You see, it’s about perceptions and what we’re used to. Everyone is different, and how we relate to that can vary by many degrees.
So, just in these few clips we can see how differing designs of tents cope in wind speeds up to 50mph and 80mph respectively. In truth, they struggle on many levels and they’re not conditions most of us would like to be out in (even then they can occur unexpectedly).
But it goes to show, that it’s often not as clear cut as you may think when chasing a bomb proof tent for such conditions.
How easily and quick the shelter can be pitched is the first thing that comes to my mind, closely followed by how well it will withstand high wind speeds.
Where you pitch your tent (needless to say) is very important – but putting that aside for a moment where does this all lead you to think?
Do you now believe you may have had that Akto in 100mph winds? Very likely not. You may have got lucky of course and are truthful but most probably aren’t (without realising it maybe). Even so, is it ideal? Is it worth the money?
These tents may have stood – for want of a better description – but apart from my video, ALL were taken down soon after and the user headed off home (or back to display depending on which video). So, those tents could be deemed to be fine and dandy and performed exceptionally well – or did they??
|Terra Nova Solar Competition 2 – getting hammered side on by winds up to 45mph
When I woke from that nights storm in the Laser Competition, the tent appeared to be OK at a glance. In fact I was quite relieved! But then I noted some friction burns on the flysheet where it’s rain hood is situated. Grey smudgy marks on the flysheet.
What I also didn’t spot and consequently discovered on another exposed and windy camp, was severe wear and tear where the carbon rods are situated at the foot and head ends of the tent. The rods had almost run through the fabric. After that particular camp, the main tent pole developed a severe buckle, too. Winds were not as strong as before – so clearly the duress the tent had been previously put under had taken it’s toll.
A bit like when you bend a spoon. You can flex it, but always straighten it out to normal. But after several repetitions, eventually the spoon snaps. Tent poles can be just like this (clearly depends on it’s composite of course).
Same goes for tent fabrics. Tear strength, for example. Or how about SilNylon (silicone coated nylon)? Worth observing when it’s sagging after prolonged rain as it could consequently be compromised in high winds.
So, your shelter may well have stood – but at what cost? Do you really want to fork out for spares or even a new tent?
One camp I recall was on Seathwaite Fell in the Lake District, and on that occasion my Laser Comp withstood a severe battering but a friends Hilleberg Akto took off in the night and ended up near Sprinkling Tarn some 300 metres away. He’d climbed out for a call of nature, zipped the door shut and ‘whoosh!’ Off it went.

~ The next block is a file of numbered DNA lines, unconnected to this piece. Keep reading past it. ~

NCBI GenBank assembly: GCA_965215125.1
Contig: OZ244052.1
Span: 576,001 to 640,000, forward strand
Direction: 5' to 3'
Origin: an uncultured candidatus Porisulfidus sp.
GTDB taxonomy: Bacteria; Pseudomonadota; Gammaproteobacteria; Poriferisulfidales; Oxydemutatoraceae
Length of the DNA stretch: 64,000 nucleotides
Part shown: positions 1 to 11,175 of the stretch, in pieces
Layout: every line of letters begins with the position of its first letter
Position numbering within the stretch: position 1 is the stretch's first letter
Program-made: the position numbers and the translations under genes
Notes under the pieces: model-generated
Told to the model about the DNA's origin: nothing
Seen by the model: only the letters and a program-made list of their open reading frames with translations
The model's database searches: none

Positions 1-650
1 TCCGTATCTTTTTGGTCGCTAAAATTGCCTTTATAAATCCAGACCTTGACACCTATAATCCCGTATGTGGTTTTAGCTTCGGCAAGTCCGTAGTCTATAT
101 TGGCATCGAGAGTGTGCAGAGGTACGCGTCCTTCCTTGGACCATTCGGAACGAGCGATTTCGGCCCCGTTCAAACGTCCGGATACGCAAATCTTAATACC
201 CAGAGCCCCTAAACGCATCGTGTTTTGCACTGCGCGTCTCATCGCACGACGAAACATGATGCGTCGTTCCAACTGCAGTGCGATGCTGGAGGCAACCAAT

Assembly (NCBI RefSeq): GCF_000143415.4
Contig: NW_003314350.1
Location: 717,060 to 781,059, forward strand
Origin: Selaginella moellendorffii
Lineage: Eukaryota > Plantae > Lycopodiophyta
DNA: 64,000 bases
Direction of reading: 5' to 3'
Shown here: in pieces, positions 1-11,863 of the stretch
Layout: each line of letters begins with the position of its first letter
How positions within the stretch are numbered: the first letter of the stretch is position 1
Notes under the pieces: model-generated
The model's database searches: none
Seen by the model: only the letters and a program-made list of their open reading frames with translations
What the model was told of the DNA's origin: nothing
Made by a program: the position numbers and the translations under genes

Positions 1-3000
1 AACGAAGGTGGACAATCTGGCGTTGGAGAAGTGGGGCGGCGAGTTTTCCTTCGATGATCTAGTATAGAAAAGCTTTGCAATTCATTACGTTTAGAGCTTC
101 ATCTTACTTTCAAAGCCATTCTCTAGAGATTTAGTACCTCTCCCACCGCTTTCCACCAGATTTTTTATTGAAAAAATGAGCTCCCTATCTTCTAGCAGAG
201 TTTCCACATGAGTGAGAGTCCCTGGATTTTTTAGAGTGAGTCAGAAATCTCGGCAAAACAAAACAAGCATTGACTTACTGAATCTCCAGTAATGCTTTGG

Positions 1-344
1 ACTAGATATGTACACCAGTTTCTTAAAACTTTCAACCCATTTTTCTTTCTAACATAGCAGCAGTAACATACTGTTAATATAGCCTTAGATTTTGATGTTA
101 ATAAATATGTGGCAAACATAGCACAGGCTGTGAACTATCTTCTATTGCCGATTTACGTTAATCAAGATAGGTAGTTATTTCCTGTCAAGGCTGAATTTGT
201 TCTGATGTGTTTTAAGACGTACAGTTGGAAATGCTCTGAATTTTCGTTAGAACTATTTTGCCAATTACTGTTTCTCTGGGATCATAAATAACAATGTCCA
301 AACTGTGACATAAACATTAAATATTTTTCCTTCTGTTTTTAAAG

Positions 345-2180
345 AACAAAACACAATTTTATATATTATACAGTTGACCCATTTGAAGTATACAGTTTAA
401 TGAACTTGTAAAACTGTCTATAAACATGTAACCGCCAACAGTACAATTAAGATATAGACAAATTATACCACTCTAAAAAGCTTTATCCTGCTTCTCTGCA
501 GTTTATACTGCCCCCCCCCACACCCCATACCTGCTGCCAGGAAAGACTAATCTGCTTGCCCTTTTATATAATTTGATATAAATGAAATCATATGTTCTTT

I’ve always thought those ‘barn end doors’ on the head and foot of a Akto were screaming for any strong winds to ram into them and try to pick the tent up. Whereas with a Laser Comp, though it’s not as stable with regards to fabric flapping about in the wind – it only soaked up the winds energy by flexing and moving. Even so, this causes wear and tear. We were pitched together in the same vicinity, too.
The only tent on this occasion to not budge an inch was a The North Face Tadpole. A semi-geodesic tent which requires the user to ideally pitch tail into the wind (fortunately, it was on this camp). But does this all mean the Akto is pretty crap in bad weather? Of course not. Some would read it that way though – it’s just not the ideal shelter for such conditions.
So, whereas some tents will flex and move and act as a sponge to the winds energy – it doesn’t make for a comfortable nights sleep. Or prevent any unseen damage, either. But a strong geodesic tent will be a lot more stable but is consequently prone to catastrophic failure if a pole snaps and so on. (OK, the word catastrophic sounds extreme but to some people it may feel like that on UK hills)
It goes without saying that fabrics, poles, guy lines and pegs all contribute to a tents strength when out on the hills – never mind where you select to pitch your shelter for the night.
Swings and roundabouts springs to mind. Minefield is word that pops into my head too.
|This tent was pitched tight as a drum, but overnight rain and condensation
has made the silicone coated nylon flysheet sag
If anything I’ve learned over the years (and continue to do so) – despite how impressive some tents have performed in ghastly conditions (and we haven’t mentioned snow loads or heavy rain!) a geodesic tent is the way to go for comfort. There’s less noise but you still have to take care where you pitch. They’re less likely to fail and succomb to rapid wear and tear at the end of the day, and that’s why most expedition tents are geodesics. Unless of course you consider the latest breed of ‘superlight’ geodesics – which to be frank are pointless. You got a strong performing tent, why weaken it with materials that are not as durable? Something will give over time.